We are developing the social individualist meta-context for the future. From the very serious to the extremely frivolous... lets see what is on the mind of the Samizdata people.

Samizdata, derived from Samizdat /n. - a system of clandestine publication of banned literature in the USSR [Russ.,= self-publishing house]

Smitebot on the rampage…

Smitebot seems to be yielding an unusual number of false positives lately, so if your innocuous comment got ‘smited’ and does not appear after half a day or so, feel free to send an email to reply-at-samizdata.net to alert me to the fact that your worthy remarks are languishing in smitebot’s cat box.

Samizdata quote of the day

How can an idea that has been tried and tested so many times, and that has always ended in failure, still be so popular?

A big part of the reason has to be that socialists have long been very effective at distancing themselves from real-world examples of socialism in action. Mention the Soviet Union or Mao’s China, and inevitably, socialists will roll their eyes, and say: “Oh come on! Now you’re just being silly.” Holding the failure of such experiments against a self-described socialist is considered a rhetorical cheap shot, not an intellectually respectable argument. It is considered a lazy straw man, deployed by people who are still mentally stuck in the Cold War.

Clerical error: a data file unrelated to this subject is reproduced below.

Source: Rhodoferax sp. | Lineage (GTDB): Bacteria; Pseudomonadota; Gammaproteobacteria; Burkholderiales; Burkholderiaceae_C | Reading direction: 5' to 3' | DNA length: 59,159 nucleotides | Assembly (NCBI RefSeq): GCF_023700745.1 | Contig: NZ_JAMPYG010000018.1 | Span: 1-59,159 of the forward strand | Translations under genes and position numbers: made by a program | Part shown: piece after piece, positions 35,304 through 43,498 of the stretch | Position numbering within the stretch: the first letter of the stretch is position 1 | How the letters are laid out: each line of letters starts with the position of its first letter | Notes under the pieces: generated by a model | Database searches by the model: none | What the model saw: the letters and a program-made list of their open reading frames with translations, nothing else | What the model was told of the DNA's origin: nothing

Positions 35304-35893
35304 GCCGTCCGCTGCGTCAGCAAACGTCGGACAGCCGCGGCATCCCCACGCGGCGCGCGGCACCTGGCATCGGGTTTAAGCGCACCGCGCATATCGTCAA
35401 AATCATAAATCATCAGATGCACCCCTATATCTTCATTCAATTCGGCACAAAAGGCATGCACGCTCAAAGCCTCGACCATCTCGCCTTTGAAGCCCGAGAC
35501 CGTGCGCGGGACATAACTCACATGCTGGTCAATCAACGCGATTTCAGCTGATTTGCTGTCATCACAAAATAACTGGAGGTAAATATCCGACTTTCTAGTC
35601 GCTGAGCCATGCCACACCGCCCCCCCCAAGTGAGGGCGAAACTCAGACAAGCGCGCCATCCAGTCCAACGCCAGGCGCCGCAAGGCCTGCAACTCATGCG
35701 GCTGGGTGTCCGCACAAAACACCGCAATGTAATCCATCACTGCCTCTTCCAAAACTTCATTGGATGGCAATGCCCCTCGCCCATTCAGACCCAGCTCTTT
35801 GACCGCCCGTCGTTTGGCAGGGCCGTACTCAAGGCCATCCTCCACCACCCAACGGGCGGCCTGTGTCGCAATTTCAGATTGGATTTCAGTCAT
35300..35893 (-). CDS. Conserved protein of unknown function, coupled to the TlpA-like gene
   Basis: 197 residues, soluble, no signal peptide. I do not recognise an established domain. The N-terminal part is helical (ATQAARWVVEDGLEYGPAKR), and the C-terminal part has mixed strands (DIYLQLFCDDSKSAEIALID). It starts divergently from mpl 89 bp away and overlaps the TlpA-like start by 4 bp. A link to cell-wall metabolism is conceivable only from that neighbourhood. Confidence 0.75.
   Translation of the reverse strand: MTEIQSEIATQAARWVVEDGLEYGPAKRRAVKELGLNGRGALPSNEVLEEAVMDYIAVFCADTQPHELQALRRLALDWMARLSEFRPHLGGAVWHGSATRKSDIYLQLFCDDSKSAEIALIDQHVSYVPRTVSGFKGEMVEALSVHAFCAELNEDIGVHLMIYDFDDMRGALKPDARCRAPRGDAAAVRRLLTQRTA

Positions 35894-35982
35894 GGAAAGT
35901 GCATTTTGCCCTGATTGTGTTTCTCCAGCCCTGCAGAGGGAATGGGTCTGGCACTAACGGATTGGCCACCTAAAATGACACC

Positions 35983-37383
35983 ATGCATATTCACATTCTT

However, while socialists insist that ‘their’ brand of socialism is so fundamentally different from anything that has been tried in the past that it makes all comparisons meaningless, they usually struggle to explain what exactly they would do differently. The best they can do is become evasive, and talk about lofty ambitions rather than tangible institutional characteristics.

Kristian Niemietz

So is Barclays Bank effectively being prosecuted for refusing a tax funded state bailout?

So is Barclays Bank effectively being prosecuted for having refused a tax funded state bailout in 2008? Perhaps I misunderstand something but that sure as hell looks like what is happening here, at least when I read between the lines. Am I getting this completely wrong?

Samizdata definition of the day

austerity
ɒˈstɛrɪti,ɔːˈstɛrɪti/
noun: increasing the rate a state appropriates people’s money less quickly than some want

Samizdata quote of the day

The actions of radical Islamophobes should not be used to condemn the peaceful Islamophobe majority

Allum Bokhari, tweeting the situation with great panache 😀

Samizdata quote of the day

We don’t even know how many souls perished in the Grenfell Tower inferno, and yet already they are being marshalled to party-political ends. Already Labour-leaning commentators and campaigners are using them, using the freshly dead and the unspeakable horrors they experienced, to make mileage for their party, to brand the Tories evil and Jeremy Corbyn saintly. In the 20 years I’ve been writing about politics, I can’t remember a national tragedy being exploited for party-political gain so quickly. The time between a calamity occurring and the use of it to harm one’s political enemies and fortify one’s political allies is shrinking all the time. It’s now mere hours, minutes even, courtesy of social media

Brendan O’Neill

Samizdata quote of the day